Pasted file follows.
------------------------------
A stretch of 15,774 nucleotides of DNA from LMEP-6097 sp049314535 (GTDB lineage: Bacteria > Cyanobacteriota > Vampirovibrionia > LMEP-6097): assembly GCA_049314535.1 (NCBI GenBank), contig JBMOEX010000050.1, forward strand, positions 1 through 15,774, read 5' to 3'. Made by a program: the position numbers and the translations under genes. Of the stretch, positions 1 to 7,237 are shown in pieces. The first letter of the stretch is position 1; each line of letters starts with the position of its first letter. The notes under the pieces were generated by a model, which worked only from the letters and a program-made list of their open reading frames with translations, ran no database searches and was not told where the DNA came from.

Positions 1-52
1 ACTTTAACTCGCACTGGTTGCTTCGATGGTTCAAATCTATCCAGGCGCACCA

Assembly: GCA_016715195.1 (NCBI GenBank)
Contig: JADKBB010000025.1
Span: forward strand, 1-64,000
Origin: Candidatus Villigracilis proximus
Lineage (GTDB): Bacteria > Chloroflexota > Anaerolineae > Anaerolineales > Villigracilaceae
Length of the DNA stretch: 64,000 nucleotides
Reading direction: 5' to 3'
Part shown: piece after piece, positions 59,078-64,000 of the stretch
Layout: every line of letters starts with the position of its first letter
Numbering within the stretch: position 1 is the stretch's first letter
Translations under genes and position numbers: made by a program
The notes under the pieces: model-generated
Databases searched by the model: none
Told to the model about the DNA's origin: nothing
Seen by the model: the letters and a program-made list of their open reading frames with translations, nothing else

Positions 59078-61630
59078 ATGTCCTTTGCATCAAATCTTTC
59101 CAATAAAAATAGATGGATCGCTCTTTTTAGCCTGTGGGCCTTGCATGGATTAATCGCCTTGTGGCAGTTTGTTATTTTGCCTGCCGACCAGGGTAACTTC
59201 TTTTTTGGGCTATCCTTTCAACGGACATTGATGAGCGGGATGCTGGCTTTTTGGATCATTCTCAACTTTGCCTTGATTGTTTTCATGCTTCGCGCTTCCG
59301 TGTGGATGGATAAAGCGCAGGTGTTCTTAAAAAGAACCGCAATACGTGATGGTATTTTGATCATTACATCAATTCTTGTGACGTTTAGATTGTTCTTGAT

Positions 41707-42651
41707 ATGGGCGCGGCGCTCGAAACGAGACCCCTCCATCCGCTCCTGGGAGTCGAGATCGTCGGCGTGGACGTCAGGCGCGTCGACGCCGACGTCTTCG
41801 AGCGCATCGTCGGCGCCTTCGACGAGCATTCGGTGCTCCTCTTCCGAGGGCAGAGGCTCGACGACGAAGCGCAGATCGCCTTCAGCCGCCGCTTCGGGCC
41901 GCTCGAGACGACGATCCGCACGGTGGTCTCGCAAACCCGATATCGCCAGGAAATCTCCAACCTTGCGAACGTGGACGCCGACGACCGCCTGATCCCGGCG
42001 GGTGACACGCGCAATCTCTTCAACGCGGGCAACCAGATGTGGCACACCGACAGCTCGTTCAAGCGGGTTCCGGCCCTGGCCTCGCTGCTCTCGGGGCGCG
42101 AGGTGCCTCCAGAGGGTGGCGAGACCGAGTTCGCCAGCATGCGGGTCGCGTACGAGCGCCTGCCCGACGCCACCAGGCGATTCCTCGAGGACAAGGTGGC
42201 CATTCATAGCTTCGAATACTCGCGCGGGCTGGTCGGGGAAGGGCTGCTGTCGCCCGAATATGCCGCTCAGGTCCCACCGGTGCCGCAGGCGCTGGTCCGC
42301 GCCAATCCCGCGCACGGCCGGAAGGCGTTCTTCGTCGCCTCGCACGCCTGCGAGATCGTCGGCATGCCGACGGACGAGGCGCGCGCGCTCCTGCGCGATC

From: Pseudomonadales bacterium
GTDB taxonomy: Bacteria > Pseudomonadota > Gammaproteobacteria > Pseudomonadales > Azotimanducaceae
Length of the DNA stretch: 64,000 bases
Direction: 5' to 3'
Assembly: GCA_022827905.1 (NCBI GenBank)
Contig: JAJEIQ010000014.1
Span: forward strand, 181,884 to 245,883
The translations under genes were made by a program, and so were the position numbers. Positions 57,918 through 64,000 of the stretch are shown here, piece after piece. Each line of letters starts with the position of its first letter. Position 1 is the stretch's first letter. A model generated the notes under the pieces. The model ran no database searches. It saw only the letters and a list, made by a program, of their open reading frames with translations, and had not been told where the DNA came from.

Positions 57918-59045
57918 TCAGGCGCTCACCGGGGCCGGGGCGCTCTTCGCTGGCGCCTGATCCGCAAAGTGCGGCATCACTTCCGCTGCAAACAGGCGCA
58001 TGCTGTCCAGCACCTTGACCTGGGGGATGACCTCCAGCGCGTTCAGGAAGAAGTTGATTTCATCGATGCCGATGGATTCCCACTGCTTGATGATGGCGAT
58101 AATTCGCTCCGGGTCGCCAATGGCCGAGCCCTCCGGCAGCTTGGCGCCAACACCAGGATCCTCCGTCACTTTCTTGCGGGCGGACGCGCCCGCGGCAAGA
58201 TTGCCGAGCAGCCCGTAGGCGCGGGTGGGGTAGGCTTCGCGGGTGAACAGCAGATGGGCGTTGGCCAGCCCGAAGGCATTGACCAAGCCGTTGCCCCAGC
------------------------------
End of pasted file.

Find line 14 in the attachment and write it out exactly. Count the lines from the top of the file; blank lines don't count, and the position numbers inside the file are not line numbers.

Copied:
Translations under genes and position numbers: made by a program